While you were sleeping last night, a victim advocate woke to the sound of the pager, alerting that a crisis was occurring, and the assistance of an advocate was needed. The advocate was quick to dress and make a possible adjustment of bed-hair, and was off into the unknown to intervene and try to help a person suffering from the effects of domestic violence.
This is a day (or night) in the life of a crisis response victim advocate.
Arriving at the scene, the advocate encounters a distraught victim, traumatized children and a compassionate police officer. Gently and attentively the advocate responds to the emergent needs first.
Is it to find a safe place to stay for the night, for a week or a month? Is it food or clothing?
Then comes help with the journey on the road to recovery — long for some, shorter for others, a journey that starts with that first response. Advocates are with the victim every step of the way, as a sounding board for options, providing a validating ear to the victims’ horrible experiences, and offering specialized guidance towards what life should be for them, and their children.
Responding to victims in crisis is a daunting task, one that requires patience, compassion and diligence with regard to safety, but one that is also very rewarding.
An advocate’s objectives are clear: What will it take for this victim and her children to live their lives free from abuse?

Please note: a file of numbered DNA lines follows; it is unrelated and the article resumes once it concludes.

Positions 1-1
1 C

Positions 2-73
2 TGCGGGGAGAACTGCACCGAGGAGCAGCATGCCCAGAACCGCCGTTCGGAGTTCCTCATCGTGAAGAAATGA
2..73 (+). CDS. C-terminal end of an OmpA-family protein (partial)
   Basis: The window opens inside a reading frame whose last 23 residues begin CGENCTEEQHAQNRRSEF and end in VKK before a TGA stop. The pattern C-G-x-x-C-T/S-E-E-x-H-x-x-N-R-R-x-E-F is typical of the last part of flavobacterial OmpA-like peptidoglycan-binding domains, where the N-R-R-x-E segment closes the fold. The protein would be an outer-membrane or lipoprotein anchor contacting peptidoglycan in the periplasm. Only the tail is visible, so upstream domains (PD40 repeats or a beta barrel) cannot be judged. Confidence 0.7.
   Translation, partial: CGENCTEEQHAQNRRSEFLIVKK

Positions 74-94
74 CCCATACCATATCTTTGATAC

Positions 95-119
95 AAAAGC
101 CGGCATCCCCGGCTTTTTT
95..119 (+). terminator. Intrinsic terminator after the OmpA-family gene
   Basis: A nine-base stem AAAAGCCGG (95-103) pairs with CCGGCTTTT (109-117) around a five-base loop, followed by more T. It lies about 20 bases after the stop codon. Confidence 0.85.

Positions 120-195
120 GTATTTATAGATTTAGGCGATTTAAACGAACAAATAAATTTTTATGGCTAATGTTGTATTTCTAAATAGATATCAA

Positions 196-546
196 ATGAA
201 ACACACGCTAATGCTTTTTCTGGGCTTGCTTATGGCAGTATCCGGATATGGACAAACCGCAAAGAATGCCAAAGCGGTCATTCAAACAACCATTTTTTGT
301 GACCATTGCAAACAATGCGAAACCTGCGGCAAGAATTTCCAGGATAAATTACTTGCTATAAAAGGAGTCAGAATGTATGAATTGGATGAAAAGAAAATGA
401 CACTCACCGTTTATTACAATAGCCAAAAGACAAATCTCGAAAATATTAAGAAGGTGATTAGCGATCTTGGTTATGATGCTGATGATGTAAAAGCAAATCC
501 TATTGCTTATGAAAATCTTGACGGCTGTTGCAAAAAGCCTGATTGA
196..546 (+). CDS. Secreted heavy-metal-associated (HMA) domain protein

An advocate’s call is to determine what it will take, and what can be done to make it happen. The question, “Can this relationship be salvaged?” is not one for an advocate to answer, but instead the advocate guides the victim, helping to determine what their particular situation requires.
We do not advocate for divorce, nor do we consider it necessarily successful when a victim decides to leave. We use the word “success” when the violence has stopped, and the ultimate success is when the batterer stops their abusive, controlling behaviors.
Going out in the middle of the night is just the beginning of what an advocate does in this fight against domestic violence. Advocates believe in the cause, believe that violence will end, and that we can create a community where violence becomes a notion of the past. If we didn’t believe, what would be the point of answering the pager?
The Archuleta County Victim Assistance Program (ACVAP) is a private, non-profit organization supporting victims of domestic violence and sexual assault through intervention, education and comprehensive victim services.